DNR releases draft permit for PolyMet mine

The GleanPolyMet moves forward. MPR’s Dan Kraker reports: “The Minnesota Department of Natural Resources released a draft permit to mine Friday morning for PolyMet Mining, a major step forward for what’s poised to be the first copper-nickel mine in the state — a $650 million project that could spur an entire new mining industry on the Iron Range, but one that carries with it new environmental risks in the most pristine corner of the state. … While not a final decision, the draft permit … signals the state is comfortable the mine, as proposed, can meet environmental standards and provide significant financial assurances to pay for any needed mine cleanup.”

St. Paul seeking more gender balance in policing. The Pioneer Press’ Mara H. Gottfried reports: “The St. Paul police department is hosting its first Women in Uniform Recruitment Event, which is open to women 14 and older, on Saturday. … St. Paul police officials say the department is striving to be reflective of the community it serves, but there’s more behind the idea of recruiting female officers. … Amid calls for police reform both around the country and locally, research has shown that women can bring a different approach to law enforcement: they’re less reliant on force and more dependent on communication, said St. Paul Deputy Police Chief Mary Nash, who is leading the recruitment effort.”

Don’t fall for it. The Star Tribune’s Mary Lynn Smith writes: “Minnehaha Falls has frozen into a dramatic ice sculpture almost every winter going back eons. Then came social media and selfies. … Awe-inspiring Instagram, Twitter and Facebook photos of people standing behind an ice curtain awash in blue light or under dagger-like icicles have lured hundreds to climb over no-trespassing signs and fences in hopes of getting their own perfect photos. But the slip-and-slide to the bottom of the falls has landed some trespassers in court and still others in the hospital.

National press picks up on the Tpaw for Senate line. CNN’s Rebecca Berg reports: “As Tim Pawlenty weighs whether to run for Senate in Minnesota, Republicans have been attempting to persuade the former governor to jump into the race — with outreach by a roster party leaders, donors and Republican activists, according to multiple sources familiar with the discussions. … The Senate seat has emerged as an unexpected pickup opportunity for Republicans in a potentially punishing midterm election year after Sen. Al Franken’s abrupt resignation following sexual misconduct allegations.”

In other news…

Nice:St. Paul lawyer sworn in as Minnesota’s first Hmong-American judge – Twin Cities” [Pioneer Press]

Wonder how far that much goes at Hobby Lobby:ND man accused of shoplifting $4,000 in merchandise from Hobby Lobby” [Fargo Forum]

Guess which Minnesota senator gets mentioned a lot in here:If You Want To Know Who’s Running In 2020, Watch Capitol Hill, Not Iowa” [FiveThirtyEight]

Don’t be that guy:Dear Northerners: We get that this weather is no big deal for you. Now please shut up.” [The Washington Post]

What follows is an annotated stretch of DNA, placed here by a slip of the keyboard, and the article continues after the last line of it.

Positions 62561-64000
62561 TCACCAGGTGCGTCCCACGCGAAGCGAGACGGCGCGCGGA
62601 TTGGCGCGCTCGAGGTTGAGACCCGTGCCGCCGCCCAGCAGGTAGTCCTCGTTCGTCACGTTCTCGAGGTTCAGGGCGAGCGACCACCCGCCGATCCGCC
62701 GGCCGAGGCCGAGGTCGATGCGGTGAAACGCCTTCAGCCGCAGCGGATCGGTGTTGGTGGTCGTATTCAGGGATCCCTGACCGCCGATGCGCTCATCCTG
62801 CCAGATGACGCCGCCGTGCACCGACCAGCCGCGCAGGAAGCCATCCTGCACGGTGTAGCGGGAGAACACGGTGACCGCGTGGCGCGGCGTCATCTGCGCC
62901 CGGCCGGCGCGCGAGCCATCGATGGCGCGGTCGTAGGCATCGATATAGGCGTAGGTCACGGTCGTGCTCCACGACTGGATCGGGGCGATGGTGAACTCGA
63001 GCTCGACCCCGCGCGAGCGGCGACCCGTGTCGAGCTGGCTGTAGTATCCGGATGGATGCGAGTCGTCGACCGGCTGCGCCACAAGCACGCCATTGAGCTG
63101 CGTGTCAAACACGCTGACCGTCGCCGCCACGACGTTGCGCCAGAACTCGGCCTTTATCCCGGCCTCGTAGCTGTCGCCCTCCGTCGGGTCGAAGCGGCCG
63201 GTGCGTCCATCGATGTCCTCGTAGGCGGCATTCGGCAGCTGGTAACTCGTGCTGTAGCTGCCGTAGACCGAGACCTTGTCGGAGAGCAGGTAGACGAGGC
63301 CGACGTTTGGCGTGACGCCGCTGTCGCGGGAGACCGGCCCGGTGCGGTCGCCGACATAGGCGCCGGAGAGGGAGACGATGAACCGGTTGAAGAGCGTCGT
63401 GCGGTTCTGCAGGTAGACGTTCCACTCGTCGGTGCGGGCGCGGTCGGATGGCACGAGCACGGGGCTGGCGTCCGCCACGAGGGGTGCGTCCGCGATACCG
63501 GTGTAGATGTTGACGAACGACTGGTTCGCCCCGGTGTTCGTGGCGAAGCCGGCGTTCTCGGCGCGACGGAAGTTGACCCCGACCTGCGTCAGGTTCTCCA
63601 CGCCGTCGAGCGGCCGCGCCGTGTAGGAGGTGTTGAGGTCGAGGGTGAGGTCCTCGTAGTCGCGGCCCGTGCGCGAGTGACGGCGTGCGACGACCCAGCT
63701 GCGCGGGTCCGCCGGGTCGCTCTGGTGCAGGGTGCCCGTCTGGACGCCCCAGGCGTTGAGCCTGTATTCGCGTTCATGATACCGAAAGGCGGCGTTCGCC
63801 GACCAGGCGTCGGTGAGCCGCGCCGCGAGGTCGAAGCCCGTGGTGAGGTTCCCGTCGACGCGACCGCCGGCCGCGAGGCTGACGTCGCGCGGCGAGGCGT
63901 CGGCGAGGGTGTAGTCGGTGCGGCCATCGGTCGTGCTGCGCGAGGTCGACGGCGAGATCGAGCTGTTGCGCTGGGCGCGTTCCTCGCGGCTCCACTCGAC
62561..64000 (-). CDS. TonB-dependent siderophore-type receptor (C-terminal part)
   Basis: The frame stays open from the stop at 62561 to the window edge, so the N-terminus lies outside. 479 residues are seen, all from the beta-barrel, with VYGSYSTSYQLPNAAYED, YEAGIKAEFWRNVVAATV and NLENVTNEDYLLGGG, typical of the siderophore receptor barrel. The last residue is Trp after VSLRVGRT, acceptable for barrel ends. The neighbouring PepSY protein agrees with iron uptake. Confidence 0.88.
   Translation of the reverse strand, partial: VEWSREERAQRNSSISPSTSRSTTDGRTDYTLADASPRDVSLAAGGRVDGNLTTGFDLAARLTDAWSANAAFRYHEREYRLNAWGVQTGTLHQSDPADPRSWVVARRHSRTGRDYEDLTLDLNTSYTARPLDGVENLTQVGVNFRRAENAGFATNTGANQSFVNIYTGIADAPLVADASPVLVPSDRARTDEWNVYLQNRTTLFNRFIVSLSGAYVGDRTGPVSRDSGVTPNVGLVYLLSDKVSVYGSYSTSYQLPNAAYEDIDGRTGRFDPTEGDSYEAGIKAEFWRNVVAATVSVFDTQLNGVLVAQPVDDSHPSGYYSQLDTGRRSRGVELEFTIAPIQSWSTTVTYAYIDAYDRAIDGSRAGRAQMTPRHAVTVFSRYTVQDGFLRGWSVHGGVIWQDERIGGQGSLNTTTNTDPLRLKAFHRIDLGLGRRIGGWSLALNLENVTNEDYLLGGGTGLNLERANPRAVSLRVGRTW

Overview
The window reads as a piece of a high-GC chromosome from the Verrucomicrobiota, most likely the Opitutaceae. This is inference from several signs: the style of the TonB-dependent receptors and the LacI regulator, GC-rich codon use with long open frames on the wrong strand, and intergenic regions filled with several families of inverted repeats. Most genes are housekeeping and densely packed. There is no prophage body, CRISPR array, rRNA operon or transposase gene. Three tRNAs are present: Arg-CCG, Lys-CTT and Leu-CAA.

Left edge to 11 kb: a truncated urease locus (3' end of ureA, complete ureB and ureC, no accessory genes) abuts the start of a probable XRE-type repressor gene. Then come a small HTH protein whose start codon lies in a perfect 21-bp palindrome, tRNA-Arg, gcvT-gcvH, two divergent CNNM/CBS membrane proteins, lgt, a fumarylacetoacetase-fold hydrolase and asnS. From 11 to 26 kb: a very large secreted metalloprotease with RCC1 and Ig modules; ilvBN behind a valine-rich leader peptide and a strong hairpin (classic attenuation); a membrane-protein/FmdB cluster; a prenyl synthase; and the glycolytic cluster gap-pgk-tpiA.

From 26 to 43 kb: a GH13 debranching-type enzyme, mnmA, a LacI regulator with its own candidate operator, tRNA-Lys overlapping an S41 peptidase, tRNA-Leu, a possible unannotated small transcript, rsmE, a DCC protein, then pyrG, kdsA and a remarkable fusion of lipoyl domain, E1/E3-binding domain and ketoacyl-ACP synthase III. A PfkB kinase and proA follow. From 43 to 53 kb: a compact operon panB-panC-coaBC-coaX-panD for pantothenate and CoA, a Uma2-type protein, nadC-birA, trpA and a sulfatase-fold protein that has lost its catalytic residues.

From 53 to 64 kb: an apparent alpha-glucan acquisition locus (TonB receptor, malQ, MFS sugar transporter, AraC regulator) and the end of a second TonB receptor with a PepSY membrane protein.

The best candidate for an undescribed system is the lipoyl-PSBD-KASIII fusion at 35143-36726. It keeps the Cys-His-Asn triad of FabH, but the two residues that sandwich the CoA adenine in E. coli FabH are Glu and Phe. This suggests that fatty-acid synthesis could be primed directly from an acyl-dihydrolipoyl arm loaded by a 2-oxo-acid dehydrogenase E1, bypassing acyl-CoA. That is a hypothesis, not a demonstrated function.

Cool:Music News: Lori Barbero launches girls’ studio space initiative” [The Current]

What are the odds?First Hudson baby of 1980 helps deliver first Stillwater baby of 2018 – Twin Cities” [Pioneer Press]

Wonder if drugs were involved:Allegedly nude driver damages properties in Grand Meadow” [Austin Daily Herald]

Preach:10 places in Minneapolis and St. Paul where we should be able to drink but can’t” [City Pages]

Good luck!St. Paul woman competes on ‘Jeopardy!’ Friday” [Pioneer Press]

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Comments (3)

  1. Submitted by Henk Tobias on 01/05/2018 - 02:08 pm.

    This is nuts

    These sulfide mines leave large toxic storage ponds that never go away. The number of jobs are pretty low for the amount of risk involved. There’s a long list of these mines that have a very short run 3-5 years, file bankruptcy and leave a huge toxic mess behind with the state holding the bag for cleaning it up. I guess if they need those jobs that bad let’s make sure the locals pay the bill when the cleanup starts. All financial aid to the surrounding counties will be diverted to any potential cleanup costs until that’s done, then things can resume as normal. Reap the benefits, pay the cost. Actually it would be more like don’t get as much “aid” from the rest of us, until your bill is paid.

    • Submitted by Nick Foreman on 01/05/2018 - 03:09 pm.

      Unfortunately, because of the risks

      It should be clear and specifically stated in an agreement that state of MN is absolutely not responsible for any destruction or disasters in this project. Only the counties involved should pay the complete cost of the cleanup which every smart person knows the company will pay nothing. Period!

      • Submitted by Frank Phelan on 01/07/2018 - 05:47 pm.


        If the counties and municipalities involved agree to accepting those financial responsibilities, I’ll even forgo any state income taxes. Rebate the income taxes to the local jurisdictions. They’ll need the dough!

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